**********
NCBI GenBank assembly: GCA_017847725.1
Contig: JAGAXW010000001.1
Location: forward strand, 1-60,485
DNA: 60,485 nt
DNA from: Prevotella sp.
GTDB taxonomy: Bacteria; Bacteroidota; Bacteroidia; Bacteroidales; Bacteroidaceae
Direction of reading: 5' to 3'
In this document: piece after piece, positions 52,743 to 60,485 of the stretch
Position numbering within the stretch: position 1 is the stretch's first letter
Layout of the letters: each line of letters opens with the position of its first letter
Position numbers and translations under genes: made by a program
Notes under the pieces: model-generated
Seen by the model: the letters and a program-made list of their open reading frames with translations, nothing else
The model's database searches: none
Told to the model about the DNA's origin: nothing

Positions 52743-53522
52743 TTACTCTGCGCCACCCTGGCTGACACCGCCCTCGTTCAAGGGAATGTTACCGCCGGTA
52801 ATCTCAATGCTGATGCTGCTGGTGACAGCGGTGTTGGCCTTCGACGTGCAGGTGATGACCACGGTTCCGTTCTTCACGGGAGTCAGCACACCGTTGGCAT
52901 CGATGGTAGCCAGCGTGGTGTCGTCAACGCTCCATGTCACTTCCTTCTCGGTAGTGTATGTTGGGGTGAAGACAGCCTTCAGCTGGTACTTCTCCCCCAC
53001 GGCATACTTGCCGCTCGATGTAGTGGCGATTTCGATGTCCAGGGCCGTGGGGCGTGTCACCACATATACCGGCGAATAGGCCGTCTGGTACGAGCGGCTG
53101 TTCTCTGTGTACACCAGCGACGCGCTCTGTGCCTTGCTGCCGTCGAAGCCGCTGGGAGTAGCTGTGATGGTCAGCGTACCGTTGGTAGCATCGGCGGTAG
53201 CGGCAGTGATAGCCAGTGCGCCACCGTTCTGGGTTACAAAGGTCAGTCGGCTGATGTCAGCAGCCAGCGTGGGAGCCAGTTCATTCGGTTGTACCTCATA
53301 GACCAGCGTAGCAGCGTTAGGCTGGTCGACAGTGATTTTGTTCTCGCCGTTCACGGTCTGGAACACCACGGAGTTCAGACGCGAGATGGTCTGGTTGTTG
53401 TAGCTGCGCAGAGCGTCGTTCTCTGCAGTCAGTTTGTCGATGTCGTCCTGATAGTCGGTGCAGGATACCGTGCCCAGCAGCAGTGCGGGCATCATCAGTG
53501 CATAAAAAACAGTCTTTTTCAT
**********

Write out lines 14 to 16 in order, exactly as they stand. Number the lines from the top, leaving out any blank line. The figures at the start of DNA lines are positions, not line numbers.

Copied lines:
The model's database searches: none
Told to the model about the DNA's origin: nothing

Positions 52743-53522